Driver: San Francisco Is All In Your Head - Review

By Mitch Krpata in Reviews
Thursday, September 29, 2011 at 4:00 pm
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Driver: San Francisco's hero, Tanner, can teleport between vehicles at will.
With some games, there's a constant battle between your head and your heart. My head told me that Driver: San Francisco was a well-designed game with a clever conceit and the technical chops to execute on most of its ideas. My heart - well, my heart kept reminding me of another racing game I played recently, one that shared a lot of the same ideas, but did so with laser focus and stunning presentation.

Time after time when I loaded up Driver: SF, my heart kept asking me: wouldn't you rather be playing Need for Speed: Hot Pursuit?

Let's start with the good stuff. Driver: San Francisco contains one idea that is so clever, it's hard to believe nobody has thought of it before. Thanks to a silly narrative framing, in which the entire game is taking place inside the head of a comatose San Francisco cop, players have the ability to shift into any vehicle on the map at any time. You'll be driving down the street in one car, press the A button to move into an overhead view, and then target any other vehicle you'd like. Press A again, and boom - you're in the seat of that car.

Not only is shifting an intriguing idea, but it demands that you reconsider your ideas of how a racing game ought to work. It isn't enough simply to chase after your quarry. Instead, you can leap ahead of them, take the reigns of a fuel truck, and jackknife it across the road to create an impenetrable barrier. Then shift into a pickup truck and smash it into your prey. Easy as pie.

Shifting works pretty well in single player. It's even better in multiplayer. Driver: SF's array of multiplayer modes are never better than when they emphasize shifting. The best, Tag, has one player as It trying to avoid being touched by the other players, who are shifting into oncoming traffic and trying their best to tag him head-on. The action turns into a mess of pile-ups all over San Francisco, with thunderous lightning strikes indicating that another player has shifted into a nearby vehicle. There's nothing else quite like it.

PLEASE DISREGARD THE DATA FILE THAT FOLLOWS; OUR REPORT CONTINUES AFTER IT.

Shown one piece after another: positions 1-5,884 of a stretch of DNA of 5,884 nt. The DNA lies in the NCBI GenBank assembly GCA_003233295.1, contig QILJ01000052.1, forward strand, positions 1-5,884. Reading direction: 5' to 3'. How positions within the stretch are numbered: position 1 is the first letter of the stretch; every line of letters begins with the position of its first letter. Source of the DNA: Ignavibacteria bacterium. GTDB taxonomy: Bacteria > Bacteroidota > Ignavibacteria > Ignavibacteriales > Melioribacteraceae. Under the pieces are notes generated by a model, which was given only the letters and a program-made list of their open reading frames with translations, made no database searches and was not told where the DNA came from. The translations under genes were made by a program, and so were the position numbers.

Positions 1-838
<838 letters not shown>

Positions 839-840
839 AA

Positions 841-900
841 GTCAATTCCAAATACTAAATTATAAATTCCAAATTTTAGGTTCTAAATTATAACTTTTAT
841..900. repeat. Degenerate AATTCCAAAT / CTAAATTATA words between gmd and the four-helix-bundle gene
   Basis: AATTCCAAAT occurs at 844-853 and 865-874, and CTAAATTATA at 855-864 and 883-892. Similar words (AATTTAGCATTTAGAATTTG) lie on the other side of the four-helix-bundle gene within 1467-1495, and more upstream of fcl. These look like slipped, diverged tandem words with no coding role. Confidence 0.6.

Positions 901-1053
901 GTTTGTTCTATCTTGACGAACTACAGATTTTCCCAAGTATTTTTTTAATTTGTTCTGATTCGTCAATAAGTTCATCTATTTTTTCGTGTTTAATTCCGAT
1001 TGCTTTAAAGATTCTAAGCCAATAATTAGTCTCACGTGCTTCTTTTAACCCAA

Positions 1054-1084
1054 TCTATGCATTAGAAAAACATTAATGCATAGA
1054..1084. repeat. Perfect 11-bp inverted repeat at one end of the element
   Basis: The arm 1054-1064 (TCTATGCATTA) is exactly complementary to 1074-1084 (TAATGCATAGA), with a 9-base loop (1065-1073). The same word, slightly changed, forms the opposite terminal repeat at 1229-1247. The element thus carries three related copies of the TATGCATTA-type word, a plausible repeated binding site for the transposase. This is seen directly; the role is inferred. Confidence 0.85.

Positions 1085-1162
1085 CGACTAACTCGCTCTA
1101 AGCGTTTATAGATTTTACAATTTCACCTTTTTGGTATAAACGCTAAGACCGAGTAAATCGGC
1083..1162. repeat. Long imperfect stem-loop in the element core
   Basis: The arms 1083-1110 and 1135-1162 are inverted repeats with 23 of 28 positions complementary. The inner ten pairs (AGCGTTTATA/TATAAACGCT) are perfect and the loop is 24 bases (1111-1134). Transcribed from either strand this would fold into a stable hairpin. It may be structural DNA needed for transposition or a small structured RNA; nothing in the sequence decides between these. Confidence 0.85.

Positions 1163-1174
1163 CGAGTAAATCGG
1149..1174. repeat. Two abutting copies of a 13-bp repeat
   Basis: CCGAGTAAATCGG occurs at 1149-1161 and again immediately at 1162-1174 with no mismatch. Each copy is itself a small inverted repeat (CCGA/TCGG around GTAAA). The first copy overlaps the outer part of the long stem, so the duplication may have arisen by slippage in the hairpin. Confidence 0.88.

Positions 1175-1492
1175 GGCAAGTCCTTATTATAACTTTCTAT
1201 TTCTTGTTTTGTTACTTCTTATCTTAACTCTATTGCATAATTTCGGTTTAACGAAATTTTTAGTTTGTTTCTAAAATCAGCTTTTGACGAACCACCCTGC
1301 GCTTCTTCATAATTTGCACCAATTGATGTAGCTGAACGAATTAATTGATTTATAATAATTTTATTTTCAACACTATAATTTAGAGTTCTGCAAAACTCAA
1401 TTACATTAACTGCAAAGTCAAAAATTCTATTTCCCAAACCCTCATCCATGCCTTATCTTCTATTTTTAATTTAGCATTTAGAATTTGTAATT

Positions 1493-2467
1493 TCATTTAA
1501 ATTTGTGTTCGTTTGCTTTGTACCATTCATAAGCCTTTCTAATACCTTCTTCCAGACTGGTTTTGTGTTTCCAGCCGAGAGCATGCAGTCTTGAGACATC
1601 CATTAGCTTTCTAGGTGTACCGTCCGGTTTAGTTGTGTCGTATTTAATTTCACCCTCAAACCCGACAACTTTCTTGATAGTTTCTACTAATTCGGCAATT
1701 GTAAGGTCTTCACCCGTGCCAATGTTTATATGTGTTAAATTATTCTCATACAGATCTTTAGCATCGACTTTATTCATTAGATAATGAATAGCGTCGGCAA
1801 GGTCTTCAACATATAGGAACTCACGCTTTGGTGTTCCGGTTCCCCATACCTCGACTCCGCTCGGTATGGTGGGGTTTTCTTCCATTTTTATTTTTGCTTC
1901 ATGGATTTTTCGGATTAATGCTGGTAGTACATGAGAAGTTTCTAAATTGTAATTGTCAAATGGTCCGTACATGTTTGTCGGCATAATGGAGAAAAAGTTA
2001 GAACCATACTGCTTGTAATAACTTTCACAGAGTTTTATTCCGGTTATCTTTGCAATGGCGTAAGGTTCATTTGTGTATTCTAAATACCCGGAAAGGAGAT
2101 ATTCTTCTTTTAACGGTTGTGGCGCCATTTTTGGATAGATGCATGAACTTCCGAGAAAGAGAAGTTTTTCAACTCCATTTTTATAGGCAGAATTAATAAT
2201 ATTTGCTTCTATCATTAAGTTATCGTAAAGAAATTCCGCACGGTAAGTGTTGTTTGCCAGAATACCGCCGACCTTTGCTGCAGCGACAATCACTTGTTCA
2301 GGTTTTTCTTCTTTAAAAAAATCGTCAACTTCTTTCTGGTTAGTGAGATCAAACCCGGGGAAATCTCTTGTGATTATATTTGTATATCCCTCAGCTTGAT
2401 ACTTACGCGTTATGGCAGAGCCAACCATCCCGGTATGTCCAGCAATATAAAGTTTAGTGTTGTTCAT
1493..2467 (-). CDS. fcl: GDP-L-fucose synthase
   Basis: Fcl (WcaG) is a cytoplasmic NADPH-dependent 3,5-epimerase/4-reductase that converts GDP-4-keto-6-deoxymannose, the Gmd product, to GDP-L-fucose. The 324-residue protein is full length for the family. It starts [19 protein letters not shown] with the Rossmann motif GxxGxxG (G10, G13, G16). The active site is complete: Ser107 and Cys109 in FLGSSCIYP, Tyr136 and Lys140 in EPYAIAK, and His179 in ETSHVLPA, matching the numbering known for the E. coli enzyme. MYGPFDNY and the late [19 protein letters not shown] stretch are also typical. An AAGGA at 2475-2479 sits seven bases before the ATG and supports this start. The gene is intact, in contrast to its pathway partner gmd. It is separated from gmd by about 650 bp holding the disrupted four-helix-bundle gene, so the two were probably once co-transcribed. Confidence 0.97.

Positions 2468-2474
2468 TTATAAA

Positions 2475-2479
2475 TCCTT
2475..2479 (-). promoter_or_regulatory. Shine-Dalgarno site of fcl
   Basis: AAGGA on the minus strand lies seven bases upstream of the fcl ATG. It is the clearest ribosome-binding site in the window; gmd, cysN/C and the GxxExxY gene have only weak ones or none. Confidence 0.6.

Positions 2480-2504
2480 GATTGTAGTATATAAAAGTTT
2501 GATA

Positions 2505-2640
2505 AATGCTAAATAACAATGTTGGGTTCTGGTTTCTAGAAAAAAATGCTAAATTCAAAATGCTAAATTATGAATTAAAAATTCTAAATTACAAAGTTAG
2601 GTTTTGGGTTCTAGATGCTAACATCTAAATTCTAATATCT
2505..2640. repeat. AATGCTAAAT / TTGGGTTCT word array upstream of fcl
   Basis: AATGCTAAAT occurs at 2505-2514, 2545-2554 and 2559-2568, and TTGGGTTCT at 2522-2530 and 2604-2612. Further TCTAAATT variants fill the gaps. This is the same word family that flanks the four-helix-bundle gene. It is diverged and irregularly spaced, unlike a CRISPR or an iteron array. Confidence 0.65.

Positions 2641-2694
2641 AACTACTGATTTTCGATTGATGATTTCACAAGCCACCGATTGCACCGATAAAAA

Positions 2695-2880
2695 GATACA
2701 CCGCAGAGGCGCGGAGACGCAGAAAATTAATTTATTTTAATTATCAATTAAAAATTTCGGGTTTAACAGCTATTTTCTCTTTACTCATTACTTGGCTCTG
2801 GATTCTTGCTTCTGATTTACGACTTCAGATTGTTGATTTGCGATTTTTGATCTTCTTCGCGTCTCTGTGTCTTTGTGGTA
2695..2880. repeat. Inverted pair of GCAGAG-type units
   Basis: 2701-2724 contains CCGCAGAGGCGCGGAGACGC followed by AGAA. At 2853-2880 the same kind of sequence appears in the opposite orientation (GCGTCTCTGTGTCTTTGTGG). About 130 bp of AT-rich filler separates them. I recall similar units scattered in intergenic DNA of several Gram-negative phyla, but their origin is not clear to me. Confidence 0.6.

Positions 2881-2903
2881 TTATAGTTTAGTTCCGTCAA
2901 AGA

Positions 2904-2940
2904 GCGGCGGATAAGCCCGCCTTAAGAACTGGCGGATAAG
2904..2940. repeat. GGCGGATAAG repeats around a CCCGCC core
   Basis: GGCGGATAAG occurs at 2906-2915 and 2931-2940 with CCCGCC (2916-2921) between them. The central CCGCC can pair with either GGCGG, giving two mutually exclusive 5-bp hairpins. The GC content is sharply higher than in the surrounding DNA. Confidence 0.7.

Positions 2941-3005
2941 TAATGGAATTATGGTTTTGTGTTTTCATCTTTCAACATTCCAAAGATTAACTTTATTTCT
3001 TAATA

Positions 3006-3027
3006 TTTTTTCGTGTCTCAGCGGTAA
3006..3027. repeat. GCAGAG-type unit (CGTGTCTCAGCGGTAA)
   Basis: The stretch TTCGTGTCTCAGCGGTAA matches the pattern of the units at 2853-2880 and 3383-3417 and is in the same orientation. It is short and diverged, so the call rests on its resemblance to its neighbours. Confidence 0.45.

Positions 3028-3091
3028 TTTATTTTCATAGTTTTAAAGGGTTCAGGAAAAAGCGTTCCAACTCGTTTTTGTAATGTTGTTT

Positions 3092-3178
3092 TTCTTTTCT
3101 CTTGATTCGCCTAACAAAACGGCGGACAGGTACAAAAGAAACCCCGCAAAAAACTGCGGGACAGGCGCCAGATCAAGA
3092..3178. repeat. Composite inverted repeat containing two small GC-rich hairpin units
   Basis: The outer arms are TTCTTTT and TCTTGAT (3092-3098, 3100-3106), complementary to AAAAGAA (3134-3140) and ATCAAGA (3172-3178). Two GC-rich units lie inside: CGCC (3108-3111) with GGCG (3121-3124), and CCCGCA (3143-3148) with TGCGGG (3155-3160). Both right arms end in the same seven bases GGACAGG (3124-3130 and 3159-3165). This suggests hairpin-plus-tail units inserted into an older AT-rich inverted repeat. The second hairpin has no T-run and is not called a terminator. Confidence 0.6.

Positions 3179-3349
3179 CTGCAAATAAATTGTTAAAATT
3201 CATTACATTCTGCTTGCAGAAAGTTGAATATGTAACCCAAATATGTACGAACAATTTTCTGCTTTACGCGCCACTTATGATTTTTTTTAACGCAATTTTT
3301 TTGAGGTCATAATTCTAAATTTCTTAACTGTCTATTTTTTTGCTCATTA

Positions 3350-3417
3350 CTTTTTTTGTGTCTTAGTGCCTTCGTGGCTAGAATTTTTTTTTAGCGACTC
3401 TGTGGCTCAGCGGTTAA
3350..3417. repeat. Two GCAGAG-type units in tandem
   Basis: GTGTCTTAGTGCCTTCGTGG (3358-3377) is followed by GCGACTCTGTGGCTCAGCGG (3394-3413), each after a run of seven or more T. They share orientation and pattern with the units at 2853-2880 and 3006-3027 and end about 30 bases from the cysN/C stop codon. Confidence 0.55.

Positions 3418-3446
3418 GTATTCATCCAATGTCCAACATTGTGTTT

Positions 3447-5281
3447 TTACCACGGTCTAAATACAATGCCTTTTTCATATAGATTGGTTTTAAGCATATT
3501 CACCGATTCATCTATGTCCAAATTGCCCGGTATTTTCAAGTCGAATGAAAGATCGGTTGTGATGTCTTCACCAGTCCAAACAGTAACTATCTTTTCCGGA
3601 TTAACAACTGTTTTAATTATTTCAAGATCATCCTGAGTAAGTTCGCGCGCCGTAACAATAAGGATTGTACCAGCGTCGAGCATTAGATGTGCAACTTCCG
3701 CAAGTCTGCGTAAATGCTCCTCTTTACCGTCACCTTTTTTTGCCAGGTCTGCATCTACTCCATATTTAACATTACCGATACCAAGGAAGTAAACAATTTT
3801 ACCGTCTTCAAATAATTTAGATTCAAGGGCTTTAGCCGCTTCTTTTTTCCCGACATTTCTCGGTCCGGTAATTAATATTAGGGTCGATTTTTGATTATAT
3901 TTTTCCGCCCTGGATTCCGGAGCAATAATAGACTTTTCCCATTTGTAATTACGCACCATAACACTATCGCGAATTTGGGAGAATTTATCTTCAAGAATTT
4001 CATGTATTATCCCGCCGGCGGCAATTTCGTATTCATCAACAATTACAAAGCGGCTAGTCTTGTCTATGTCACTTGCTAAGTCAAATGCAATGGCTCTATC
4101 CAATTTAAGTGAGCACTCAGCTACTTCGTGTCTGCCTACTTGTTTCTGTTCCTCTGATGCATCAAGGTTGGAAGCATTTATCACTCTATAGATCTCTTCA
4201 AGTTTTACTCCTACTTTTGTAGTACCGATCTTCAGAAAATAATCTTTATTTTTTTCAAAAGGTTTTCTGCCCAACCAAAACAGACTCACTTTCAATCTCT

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The single-player campaign does a good job of varying mission types.

The single-player game does a good job of varying mission types, so it's not all races, not all takedowns, not all escapes. Yet nearly every mission, no matter how minor, for some reason needs to contain a jabbering passenger, and a tortured storyline that ceases to be interesting by the time you've driven a block. You have to wonder: does a racing game really need a storyline? Isn't a premise enough?

That's one of the many things that had me reminiscing about Need for Speed: Hot Pursuit. There was no narrative in that game, only the premise. You are either a cop or a racer, and you need to either bust the racers or escape the cops. From that, you had all the information you needed, and every single race was a wild, unpredictable drama. Because Driver: San Francisco has an involved storyline, every mission, necessarily, has to end the same way. And while some of the details along the way might be your own, you don't get the sense that you're helping to write the story.

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The cars in Driver: San Francisco look great, but handling is suspect.

Ultimately a racing game succeeds or fails based on how the cars handle, and in all my time with the game I never felt like I had the hang of it. Every vehicle fishtails mercilessly. Because the boost command is mapped to the analog stick (you push it upward), it's easy to accidentally trigger it, which wouldn't be a big deal if it didn't run out so fast. And a ramming maneuver just doesn't feel tactile enough. All of this is a little odd since the all the supporting characters keep saying, over and over, how godlike your character is behind the wheel. It's not reflected in the action.

Driver: San Francisco is certainly miles better than the previous entry in the series, Parallel Lines. For its innovative multiplayer modes alone, it's worth a look. But it's perhaps too clever for its own good, and so hung up on high-concept ideas that it forgets to ground itself in tight, white-knuckle driving. It doesn't make your heart race.

The Official Verdict: 3 out of 5

This review based on an Xbox 360 copy of the game provided by the publisher.

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